Colin L. Powell, the trailblazing soldier-diplomat who rose from humble beginnings to become the first Black secretary of state, was remembered by family and friends Friday as a principled man of humility and grace whose decorated record of leadership can serve as a model for generations to come.
“The example of Colin Powell does not call on us to emulate his resume, which is too formidable for mere mortals,” his son, Michael, said in a touching tribute at his father's funeral service at Washington National Cathedral. “It is to emulate his character and his example as a human being. We can strive to do that.”
The funeral on a sunny and chilly day drew dignitaries and friends from across the political and military spectrum. They included President Joe Biden and former presidents George W. Bush and Barack Obama, former secretaries of state James Baker, Condoleezza Rice and Hillary Clinton, former Defense Secretary Robert Gates, and the current chairman of the Joint Chiefs, Army Gen. Mark Milley.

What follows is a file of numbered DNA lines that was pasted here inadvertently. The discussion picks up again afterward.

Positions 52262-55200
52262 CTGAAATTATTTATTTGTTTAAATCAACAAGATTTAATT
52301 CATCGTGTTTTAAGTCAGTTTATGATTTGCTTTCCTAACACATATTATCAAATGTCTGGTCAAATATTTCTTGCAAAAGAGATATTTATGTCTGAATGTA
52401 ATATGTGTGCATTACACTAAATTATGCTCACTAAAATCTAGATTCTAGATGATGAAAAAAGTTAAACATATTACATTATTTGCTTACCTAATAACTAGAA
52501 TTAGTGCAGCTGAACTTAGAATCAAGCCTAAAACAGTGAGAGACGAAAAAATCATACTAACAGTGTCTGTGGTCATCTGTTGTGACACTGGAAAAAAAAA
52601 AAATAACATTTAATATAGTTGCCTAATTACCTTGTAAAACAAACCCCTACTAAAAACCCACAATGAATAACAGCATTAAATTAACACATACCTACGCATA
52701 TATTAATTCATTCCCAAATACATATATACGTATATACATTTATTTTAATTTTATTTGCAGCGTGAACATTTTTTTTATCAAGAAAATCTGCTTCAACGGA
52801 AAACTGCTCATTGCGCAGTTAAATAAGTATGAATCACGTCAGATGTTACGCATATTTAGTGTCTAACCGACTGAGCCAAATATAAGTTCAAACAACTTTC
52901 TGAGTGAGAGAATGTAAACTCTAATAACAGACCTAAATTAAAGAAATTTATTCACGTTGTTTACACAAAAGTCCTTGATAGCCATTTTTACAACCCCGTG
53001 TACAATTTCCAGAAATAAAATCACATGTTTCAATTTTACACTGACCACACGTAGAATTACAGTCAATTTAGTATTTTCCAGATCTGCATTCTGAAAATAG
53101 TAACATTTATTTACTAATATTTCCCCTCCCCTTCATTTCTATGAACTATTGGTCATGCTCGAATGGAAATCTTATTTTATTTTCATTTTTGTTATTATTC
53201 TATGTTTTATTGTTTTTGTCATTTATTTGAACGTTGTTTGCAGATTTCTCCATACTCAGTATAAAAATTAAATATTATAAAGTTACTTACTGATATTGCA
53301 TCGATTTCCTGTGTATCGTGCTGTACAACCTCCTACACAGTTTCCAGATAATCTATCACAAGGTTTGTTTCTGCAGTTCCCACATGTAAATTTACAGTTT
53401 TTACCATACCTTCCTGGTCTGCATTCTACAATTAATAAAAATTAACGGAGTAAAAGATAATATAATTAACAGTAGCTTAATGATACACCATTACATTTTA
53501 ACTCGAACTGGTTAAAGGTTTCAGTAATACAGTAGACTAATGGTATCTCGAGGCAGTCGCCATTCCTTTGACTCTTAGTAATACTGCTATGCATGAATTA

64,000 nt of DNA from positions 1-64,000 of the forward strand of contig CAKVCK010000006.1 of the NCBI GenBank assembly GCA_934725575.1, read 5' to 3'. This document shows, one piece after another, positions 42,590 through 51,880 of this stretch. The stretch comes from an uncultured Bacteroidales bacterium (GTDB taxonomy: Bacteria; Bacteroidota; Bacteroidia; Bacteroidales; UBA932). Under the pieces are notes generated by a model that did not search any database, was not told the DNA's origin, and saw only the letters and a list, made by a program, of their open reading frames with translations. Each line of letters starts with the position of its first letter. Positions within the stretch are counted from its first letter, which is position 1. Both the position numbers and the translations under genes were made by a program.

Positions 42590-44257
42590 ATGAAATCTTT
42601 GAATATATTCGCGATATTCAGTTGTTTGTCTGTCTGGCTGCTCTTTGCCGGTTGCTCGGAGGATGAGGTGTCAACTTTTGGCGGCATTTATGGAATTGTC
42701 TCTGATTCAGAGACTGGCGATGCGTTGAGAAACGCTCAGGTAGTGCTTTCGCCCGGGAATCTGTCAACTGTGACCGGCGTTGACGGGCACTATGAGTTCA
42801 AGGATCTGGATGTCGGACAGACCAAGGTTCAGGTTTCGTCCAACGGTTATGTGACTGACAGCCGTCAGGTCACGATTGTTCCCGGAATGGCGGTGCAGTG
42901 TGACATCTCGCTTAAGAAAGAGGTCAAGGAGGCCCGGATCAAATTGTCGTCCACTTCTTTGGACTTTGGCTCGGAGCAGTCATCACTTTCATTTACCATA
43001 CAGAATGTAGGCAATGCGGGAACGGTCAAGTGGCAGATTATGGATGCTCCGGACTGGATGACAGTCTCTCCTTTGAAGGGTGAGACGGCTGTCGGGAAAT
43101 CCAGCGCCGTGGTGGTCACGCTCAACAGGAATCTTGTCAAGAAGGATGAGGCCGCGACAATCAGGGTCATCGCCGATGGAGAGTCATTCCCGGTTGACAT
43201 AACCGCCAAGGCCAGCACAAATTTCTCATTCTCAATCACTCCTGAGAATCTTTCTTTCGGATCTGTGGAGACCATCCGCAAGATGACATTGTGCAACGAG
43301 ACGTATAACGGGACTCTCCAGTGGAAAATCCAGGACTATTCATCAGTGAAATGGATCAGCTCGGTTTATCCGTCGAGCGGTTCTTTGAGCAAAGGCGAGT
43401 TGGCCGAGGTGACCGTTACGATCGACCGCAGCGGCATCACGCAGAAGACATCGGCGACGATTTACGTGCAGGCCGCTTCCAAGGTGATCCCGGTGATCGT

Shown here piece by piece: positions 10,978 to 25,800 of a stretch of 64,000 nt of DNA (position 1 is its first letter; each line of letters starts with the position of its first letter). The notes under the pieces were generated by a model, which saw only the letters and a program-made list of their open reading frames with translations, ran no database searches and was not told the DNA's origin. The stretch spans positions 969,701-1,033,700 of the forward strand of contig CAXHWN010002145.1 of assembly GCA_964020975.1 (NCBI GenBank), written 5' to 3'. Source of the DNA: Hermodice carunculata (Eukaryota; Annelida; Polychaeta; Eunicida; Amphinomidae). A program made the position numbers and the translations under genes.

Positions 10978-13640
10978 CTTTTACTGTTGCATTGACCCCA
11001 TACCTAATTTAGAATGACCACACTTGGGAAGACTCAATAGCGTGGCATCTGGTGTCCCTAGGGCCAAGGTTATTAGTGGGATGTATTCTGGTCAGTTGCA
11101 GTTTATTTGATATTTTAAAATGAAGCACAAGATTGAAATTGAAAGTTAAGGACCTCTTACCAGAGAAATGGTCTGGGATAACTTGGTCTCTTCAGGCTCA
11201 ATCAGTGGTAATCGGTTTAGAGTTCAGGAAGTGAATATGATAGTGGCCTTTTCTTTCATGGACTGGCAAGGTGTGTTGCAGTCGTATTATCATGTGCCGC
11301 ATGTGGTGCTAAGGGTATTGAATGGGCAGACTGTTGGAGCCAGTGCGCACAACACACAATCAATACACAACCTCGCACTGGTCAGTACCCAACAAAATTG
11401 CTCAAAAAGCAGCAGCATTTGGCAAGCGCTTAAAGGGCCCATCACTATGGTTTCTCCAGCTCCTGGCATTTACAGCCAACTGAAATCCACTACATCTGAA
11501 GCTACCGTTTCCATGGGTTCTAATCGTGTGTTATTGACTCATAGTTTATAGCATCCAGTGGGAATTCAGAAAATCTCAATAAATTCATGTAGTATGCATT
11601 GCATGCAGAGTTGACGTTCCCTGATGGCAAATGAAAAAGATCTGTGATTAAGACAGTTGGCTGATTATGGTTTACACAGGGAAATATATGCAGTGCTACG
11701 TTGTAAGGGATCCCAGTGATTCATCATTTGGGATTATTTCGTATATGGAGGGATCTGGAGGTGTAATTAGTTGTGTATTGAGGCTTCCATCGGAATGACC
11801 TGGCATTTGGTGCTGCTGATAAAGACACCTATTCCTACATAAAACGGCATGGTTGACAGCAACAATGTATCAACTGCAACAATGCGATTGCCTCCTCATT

Two recent presidents did not attend — Bill Clinton, who is recovering from a severe infection, and Donald Trump, who publicly disparaged Powell after his death for having been critical of the former president.
Powell died Oct. 18 of complications from COVID-19 at age 84. He had been vaccinated against the coronavirus, but his family said his immune system had been compromised by multiple myeloma, a blood cancer for which he had been undergoing treatment.
Additional reporting by The Associated Press.